Position of the outer boundary of the MCP and DCP relative to RPE fit and IPL among the four groups. (A) The MCP position with RPE fit as the reference line. (B) The MCP position with IPL as the reference line. (C) The DCP position with RPE fit as the reference line. (D) The DCP position with IPL as the reference line. The position of the MCP relative to the RPE fit was higher in the super-high myopia group than in the control group. The position of the MCP relative to the IPL was higher in the control group than in the three myopia groups. The DCP position did not show any differences between any two groups. The minus sign indicates above the reference line; post hoc least significant difference test. *P < 0.05; **P < 0.01.
Figure 5.
 
Position of the outer boundary of the MCP and DCP relative to RPE fit and IPL among the four groups. (A) The MCP position with RPE fit as the reference line. (B) The MCP position with IPL as the reference line. (C) The DCP position with RPE fit as the reference line. (D) The DCP position with IPL as the reference line. The position of the MCP relative to the RPE fit was higher in the super-high myopia group than in the control group. The position of the MCP relative to the IPL was higher in the control group than in the three myopia groups. The DCP position did not show any differences between any two groups. The minus sign indicates above the reference line; post hoc least significant difference test. *P < 0.05; **P < 0.01.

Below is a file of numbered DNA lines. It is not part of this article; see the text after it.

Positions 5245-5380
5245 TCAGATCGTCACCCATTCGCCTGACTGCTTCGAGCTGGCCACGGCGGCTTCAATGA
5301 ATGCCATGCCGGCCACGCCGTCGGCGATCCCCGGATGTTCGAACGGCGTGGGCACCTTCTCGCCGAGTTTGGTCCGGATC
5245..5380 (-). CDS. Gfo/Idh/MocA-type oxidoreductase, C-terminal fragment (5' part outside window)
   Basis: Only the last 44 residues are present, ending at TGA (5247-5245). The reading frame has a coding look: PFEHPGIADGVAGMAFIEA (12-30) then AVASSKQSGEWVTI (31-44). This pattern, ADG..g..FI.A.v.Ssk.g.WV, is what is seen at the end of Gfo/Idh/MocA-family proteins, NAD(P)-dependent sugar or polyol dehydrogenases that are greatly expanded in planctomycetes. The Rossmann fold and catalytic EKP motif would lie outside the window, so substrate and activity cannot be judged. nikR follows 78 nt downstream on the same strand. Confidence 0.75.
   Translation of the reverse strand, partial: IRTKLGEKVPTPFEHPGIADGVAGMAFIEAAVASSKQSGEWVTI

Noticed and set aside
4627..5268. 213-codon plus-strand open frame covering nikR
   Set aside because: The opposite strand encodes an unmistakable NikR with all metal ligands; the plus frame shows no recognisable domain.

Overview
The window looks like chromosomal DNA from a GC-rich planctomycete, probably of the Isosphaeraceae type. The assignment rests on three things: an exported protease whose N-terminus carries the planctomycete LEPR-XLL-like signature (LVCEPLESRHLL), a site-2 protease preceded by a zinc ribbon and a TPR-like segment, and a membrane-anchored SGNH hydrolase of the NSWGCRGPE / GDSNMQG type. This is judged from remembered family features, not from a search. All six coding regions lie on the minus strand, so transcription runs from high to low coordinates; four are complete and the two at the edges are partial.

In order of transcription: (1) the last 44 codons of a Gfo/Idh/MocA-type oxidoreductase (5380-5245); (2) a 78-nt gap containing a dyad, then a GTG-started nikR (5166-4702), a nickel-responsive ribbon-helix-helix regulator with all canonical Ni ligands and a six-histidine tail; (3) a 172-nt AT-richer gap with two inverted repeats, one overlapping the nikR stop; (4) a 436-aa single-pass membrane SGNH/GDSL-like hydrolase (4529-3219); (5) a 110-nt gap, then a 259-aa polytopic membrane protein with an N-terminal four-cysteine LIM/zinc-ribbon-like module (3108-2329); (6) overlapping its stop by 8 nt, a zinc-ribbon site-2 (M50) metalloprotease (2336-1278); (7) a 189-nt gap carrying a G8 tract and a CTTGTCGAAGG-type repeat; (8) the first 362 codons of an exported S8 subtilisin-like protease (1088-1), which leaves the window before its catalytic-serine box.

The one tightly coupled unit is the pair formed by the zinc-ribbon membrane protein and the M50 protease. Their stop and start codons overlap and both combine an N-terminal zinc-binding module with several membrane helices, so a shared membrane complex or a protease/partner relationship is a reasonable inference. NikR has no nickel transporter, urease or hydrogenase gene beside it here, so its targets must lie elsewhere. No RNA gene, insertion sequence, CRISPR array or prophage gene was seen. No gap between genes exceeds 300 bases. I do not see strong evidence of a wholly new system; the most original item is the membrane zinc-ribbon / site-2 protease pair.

Multivariate Linear Regression Analysis
We performed multivariate linear regression analyses to investigate the factors affecting the relative position. If RPE fit was used as the reference line, the position of the MCP was affected by GCT and CRT (all P < 0.01), and the position of the DCP was affected by GCT (P = 0.009) (Table 3). If the IPL was used as the reference line, the position of the MCP was affected by AL and CRT (all P = 0.029 and P = 0.001, respectively) (Table 3). Furthermore, only the MCP relative to RPE fit had a good degree of fit (adjusted R2 = 0.228) (Table 3). Therefore, we used the regression equation MCP = –89.317 – 0.178CRT – 0.580GCT, with RPE fit as the reference line. Table 3 shows the detailed results of the linear regression analyses.